Saturday, 12 July 2008

Ski Fitness - Summary

To round up the series of articles on ski fitness, I want to sumarize the last few posts, but also to discuss the relevance of other sports and activities.

Apologies for the lack of pictures in this longish post - I will post some more soon.

The important muscles for skiing are obviously the leg muscles - the quadriceps group but also the hamstrings, the core muscles of the abdominals and back, and also to an extent the arm muscles.

Three areas of importance are cardivascular (aerobic) endurance, strength and flexibility. For a typical recreational skier wanting to ski all day without getting too tired the first is the most relevant. As the performance level increases strength and flexibility become more important. Flexibility allows the body to make the necessary shapes more easily and is developed through streching programmes - remember to do stretches after other exercises as static stretches before exercise can increase the chance of injury.

Strength training allows the body to effectively manage the forces that build up in high performance skiing. A wide range of muscles come into play, so the best training will use free weights to develop more muscles. To perform at your highest level on skis will require some effort spent on strength and flexibility training.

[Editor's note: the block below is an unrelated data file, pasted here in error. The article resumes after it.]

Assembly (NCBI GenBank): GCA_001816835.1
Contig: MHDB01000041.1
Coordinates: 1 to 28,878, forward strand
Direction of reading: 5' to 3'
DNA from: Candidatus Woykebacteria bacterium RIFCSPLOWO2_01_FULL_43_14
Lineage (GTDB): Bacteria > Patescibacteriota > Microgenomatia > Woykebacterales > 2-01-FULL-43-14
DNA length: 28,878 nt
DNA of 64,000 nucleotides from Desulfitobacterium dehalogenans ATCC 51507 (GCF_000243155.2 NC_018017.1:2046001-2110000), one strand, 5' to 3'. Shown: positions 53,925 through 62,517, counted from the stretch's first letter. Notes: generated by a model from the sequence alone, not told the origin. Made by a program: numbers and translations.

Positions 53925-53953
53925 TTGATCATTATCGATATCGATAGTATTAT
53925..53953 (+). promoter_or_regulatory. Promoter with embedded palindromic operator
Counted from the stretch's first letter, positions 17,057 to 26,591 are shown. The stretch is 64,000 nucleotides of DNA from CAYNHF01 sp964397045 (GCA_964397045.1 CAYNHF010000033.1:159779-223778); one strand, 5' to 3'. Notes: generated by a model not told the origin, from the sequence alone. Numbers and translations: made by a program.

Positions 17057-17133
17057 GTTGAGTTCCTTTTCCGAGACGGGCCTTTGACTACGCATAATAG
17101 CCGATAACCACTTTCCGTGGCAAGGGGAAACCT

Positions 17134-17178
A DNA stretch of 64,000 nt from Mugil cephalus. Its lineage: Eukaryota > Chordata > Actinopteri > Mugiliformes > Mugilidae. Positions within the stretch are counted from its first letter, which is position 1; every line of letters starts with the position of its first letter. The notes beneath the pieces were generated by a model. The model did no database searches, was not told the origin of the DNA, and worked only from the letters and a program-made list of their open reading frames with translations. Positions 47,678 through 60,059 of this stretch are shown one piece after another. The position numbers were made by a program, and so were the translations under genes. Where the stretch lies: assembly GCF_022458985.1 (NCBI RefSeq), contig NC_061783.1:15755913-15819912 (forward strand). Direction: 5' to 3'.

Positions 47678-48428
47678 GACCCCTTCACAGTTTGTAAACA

Exercises such as running, cycling or team sports will develop cardiovascular fitness and help with muscular endurance. Some form of aerobic exercise like this should be used as part of any programme. However they will not build a lot of strength in the skiing muscles (i.e. you can still expect some aches after the first day or two back on skis). Swimming can be good as it develops a wide range of muscles in an impact free way. In fact most sports will have a positive effect on skiing ability. For most people, simply keeping fit and active is the best preparation, accepting the odd first day aches as just a part of skiing. If your skiing holiday is your only exercise for the year (and we see plenty in this category in the ski school) then it will be really hard work, and not as fun as it could be.

A few sessions on an artificial slope in the off season can help keep the skiing muscles in trim, particularly in the run up to the holiday. Those of you who are luccky enough to live near the mountains and ski at weekends probably have far fewer problems than those who do their winter's skiing in one week away.

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